If the blog here hasn’t made it painfully clear… Myself and the other Procure Analysts are massive geeks. We’ve talked about physics, electricity, history, and common HVAC stuff. It’s Monday and we’re doing a little fan-post about a giant rocket launching a car to Mars because it’s awesome and we’re pretty sure you’ll at least chuckle over the absurdity at the end.
Space X has been in the news this last year for launching, then landing rockets. Up until recently, basically everything that we send to space is going on a one-way, one-use trip. If you launch a satellite, you pay perhaps $300 Million for the launch alone, let alone the actual cost of the satellite. The rocket goes up, the satellite goes up, then at some point the rocket either burns up on re-entry or blows up when it crashes into the sea at mach 3.
On the other hand, if you launch a satellite with Space X, some very different things happen. The rocket still goes up, your payload still goes to space, and then the rocket literally turns around, cancels out all it’s velocity to return to the space port, flips again to stand upright, and actually lands in one piece. They do this with the Falcon 9 rocket, which has been years in development. It used to be that they would try to land and just blow up the rocket on the landing pad, but it’s become routine to put 80 tons of rocket into space, turn around and park it not far from where it left.
This is completely amazing. There is math, physics, and engineering involved to do this. It’s really hard, which is why no one else has done it yet. Even the space shuttle’s fuel tanks and boosters were often just left in the ocean because recovery is hard. This gets even better.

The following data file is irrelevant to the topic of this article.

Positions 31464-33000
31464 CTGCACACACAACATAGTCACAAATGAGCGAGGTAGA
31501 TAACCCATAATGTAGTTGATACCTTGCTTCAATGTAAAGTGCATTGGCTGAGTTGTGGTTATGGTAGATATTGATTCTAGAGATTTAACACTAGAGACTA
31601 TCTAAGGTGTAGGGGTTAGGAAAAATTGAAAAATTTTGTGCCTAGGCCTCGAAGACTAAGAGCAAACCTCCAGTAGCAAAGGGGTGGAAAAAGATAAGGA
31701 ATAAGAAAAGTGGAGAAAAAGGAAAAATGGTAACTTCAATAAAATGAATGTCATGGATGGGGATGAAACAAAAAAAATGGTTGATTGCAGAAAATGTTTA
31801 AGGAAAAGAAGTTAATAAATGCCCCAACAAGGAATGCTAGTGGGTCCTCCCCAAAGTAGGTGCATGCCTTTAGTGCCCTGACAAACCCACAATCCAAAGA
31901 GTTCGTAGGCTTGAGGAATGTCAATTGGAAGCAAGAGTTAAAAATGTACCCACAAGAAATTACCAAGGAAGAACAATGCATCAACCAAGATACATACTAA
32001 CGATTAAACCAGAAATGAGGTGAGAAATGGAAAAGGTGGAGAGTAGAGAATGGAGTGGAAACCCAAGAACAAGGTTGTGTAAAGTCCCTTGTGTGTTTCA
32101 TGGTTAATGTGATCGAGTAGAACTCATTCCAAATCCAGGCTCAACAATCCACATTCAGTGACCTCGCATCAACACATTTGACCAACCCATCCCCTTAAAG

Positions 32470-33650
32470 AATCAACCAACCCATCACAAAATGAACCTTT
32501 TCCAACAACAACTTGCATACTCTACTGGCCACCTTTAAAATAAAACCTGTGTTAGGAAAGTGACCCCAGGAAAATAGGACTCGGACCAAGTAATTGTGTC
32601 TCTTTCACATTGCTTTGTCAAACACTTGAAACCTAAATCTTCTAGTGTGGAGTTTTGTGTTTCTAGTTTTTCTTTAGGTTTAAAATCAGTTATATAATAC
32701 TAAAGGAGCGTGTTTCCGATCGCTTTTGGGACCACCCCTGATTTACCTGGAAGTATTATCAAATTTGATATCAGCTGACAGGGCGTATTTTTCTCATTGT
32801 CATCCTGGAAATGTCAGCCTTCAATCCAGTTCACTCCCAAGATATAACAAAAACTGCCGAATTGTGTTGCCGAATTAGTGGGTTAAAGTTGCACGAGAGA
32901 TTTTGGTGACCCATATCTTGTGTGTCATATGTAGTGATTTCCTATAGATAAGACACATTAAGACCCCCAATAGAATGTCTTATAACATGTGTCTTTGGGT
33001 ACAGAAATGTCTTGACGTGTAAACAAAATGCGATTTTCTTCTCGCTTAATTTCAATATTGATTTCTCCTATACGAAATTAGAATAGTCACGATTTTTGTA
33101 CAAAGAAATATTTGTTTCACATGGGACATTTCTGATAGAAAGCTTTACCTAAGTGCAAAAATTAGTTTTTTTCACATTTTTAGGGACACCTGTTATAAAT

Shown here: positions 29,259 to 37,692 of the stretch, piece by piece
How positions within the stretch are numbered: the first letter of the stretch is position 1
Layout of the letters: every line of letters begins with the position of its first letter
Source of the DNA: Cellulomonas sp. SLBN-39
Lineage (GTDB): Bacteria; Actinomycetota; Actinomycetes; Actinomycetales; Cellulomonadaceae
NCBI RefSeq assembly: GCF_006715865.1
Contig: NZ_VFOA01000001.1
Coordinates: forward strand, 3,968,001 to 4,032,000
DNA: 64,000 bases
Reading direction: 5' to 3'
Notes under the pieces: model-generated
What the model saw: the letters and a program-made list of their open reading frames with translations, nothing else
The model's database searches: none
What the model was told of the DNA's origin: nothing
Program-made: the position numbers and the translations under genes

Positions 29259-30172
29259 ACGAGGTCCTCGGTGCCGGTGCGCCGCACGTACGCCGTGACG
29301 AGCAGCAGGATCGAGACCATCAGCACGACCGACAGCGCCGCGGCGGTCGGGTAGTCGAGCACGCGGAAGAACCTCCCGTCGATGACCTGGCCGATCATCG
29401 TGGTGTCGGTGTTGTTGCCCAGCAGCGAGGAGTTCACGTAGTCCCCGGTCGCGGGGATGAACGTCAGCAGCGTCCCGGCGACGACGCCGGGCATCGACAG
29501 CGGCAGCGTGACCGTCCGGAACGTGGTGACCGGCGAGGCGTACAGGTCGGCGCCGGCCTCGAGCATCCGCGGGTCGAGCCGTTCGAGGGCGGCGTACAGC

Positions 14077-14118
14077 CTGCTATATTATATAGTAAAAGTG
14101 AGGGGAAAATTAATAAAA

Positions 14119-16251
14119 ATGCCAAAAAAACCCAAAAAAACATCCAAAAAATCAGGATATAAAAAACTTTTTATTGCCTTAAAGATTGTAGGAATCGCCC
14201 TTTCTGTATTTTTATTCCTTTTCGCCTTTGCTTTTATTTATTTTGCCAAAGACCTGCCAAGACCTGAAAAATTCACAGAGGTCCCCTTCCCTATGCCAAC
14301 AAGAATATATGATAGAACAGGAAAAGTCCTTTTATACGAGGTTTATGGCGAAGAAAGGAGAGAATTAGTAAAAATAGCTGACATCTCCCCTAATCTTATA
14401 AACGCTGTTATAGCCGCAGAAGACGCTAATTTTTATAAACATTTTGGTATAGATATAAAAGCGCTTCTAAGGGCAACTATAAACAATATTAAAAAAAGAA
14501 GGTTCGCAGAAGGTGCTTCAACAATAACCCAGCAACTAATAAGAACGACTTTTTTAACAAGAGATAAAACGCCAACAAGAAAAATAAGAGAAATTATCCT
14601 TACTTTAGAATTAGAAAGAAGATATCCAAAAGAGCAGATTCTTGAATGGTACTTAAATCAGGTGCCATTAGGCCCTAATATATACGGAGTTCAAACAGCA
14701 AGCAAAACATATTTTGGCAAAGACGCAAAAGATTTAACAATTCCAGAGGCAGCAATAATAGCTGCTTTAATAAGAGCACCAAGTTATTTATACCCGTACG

A Really Big Rocket
The Falcon 9 can put around 50,000 pounds of material into Earth Orbit for about $62 Million Dollars. This is perfect weather satellites, crew capsules, and sending supplies to the International Space Station. This is even enough capacity to feasibly launch some hardware out into deeper space. There are however times when you just need more.
Space X brought us more with the Falcon Heavy. It is essentially 3 Falcon 9’s joined together. All 3 go up and in theory, all three land around the same time. The figures here are a little crazier. The Heavy can loft a massive 140,000 Pounds into orbit. In principal, it could even send about 8,000 Pounds all the way to Pluto.
This is a new rocket however, so it needed a test flight. We just got that test flight last Tuesday. We’ve lobbied the boss since then to let us post the video because it’s amazing. They launched a Falcon Heavy towards Mars, and put a Tesla Roadster on top of it as the payload, with cameras so we could see the car with a test-dummy ‘driving’ in the depths of space.
Watch the launch below. Skip to 22 Minutes in for the launch. There’s actual video, straight from the boosters doing their flip and land maneuver, which is astounding at 24 minutes, and Starman driving to mars at 25:40. Just stick around for the whole show after launch.
There is actually a practical application to this too. That Tesla is now a flying Time Capsule. It’s orbit will bring it near Earth in 2030 if we want to try and bring it back. If not, Space will largely preserve it, though the paint and plastics may decay from the radiation.
Happy Monday Everyone.